Skip to main content

I want a lawyer and a sandwich. Oh, and I want to update my Facebook status.


Blitz
(2011)

The Stat. He’s a hard-drinking, hard-as-nails cop on the edge. He’s close to burnout, because he just can’t resist serving up exactly what the scum deserve. He’s like Dirty Harry, but without a clear intent. But really, he just likes beating up the criminals. Tom Brandt is a generic tough guy movie cop (or literary cop, as Blitz is taken from from one of a series of novels by Ken Bruen), which suits what this utterly generic movie.


The plot concerns a cop killer who adopts the titular name, and Brandt’s attempts to apprehend him. Blitz has some things going for it.  The detective sergeant isn’t really very good as his job, and this aspect seems at least in part intentional. He has no great insights, unlike the classic detectives. Indeed, he has Blitz (Aidan Gillen, going all-out creepy psycho; Gillen has just the face for needling psychosis and he looks like the only one here having any fun with their part) in his grasp fairly early on but lets him go. The real investigatory work is done by a done by a seedy informant out to make some money (Ned Dennehy). Brandt, in keeping with the Stat’s usual persona, is given to coarse crudities of the most witless variety. We’re supposed to root for him, but the Stat is best when he’s the strong silent type. He becomes boorish when he’s mouthing off.


If Brandt’s failings at least have the benefit of the doubt as a genuine attempt to be original, Paddy Considine’s gay Acting Inspector Nash seems overly schematic. Brandt’s such a red-blooded heterosexual; give him a colleague/sidekick that can show he’s all for equality deep down (albeit with a stream of poof jokes thrown in). At least it took a sequel for Harry Callahan to soften. It’s credit to Considine that he gives Nash some substance. The remainder of the cast is subject to clichéd plotting (Zawe Ashton’s WPC recovering addict) or under-used (David Morrissey as a reporter who doesn’t have enough screen time to make a call on whether he’s actually a sleazy reporter or not).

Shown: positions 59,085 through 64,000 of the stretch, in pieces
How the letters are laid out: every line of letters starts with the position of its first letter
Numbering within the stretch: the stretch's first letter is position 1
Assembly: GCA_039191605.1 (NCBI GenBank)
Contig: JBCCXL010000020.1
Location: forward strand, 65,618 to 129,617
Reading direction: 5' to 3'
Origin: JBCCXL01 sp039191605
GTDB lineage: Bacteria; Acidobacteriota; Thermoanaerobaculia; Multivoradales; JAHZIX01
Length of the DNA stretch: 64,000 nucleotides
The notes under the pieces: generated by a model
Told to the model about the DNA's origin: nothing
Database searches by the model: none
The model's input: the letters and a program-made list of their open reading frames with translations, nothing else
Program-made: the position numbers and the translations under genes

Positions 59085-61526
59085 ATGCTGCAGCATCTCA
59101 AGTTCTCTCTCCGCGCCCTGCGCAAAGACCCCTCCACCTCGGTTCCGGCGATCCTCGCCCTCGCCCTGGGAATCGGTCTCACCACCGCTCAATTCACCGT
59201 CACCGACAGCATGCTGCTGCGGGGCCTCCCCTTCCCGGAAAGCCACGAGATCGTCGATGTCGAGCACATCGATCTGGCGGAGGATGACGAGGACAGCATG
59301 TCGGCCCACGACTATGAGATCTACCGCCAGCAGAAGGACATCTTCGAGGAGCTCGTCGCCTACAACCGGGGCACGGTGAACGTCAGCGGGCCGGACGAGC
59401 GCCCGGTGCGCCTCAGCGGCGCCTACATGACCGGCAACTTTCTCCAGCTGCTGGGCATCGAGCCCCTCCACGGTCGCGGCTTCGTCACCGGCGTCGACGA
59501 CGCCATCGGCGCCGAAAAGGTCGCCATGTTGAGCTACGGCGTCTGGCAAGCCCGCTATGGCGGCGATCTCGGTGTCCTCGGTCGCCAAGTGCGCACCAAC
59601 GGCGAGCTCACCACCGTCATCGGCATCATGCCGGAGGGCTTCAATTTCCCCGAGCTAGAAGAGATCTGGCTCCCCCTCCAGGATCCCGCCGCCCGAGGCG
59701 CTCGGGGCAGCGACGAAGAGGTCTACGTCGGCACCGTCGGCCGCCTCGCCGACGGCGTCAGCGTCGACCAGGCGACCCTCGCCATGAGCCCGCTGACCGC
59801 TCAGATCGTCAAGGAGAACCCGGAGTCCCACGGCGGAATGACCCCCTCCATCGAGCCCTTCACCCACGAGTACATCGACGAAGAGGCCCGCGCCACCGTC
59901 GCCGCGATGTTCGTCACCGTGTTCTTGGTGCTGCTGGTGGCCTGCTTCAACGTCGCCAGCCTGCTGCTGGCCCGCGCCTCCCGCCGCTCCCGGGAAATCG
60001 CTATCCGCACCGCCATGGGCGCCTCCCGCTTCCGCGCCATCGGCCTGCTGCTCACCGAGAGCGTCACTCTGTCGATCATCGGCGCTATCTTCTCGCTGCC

But the plot holds the attention in a sub-Luther (which means a sub-sub-Cracker) way; it’s one of those where we follow the killer equally, but there’s no room for subtleties or insights here. Luther was never the most understated of series, but it stands positively nuanced compared to this. A big part of the problem is music video director Elliott Lester’s clueless direction. He has no real ideas of what to do, so he tries to be flashy; a surfeit of handheld camera, random cutting, completely inappropriate music drowning out scenes (most amusingly were Stat walks to his fridge while Considine eats some dinner). There’s an occasional arresting shot, but the results as a whole are tonally incoherent. This is a picture that pitches from the villain beating someone to death with a hammer and throwing up over the corpse to a “hilarious” final sequence where Brandt pays a character back by setting a couple of pit-bulls on him.


The Stat’s underdeveloped comedy skills are further evidenced by the final line, a fine example of “If you can’t think of anything better, best not to bother at all”. With a different director, a different lead, and a more low key approach, this might have been halfway effective. Unfortunately it ends up looking like the usual shitty result you get when you try to apply Hollywood style to British material.

**

Comments

Popular posts from this blog

She was addicted to Tums for a while.

Marriage Story (2019)
(SPOILERS) I don’t tend to fall heavily for Noah Baumbach fare. He’s undoubtedly a distinctive voice – even if his collaborations with Wes Anderson are the least of that director’s efforts – but his devotion to an exclusive, rarefied New York bubble becomes ever more off-putting with each new project. And ever more identifiable as being a lesser chronicler of the city’s privileged quirks than his now disinherited forbear Woody Allen, who at his peak mastered a balancing act between the insightful, hilarious and self-effacing. Marriage Story finds Baumbach going yet again where Woody went before, this time brushing up against the director’s Ingmar Bergman fixation.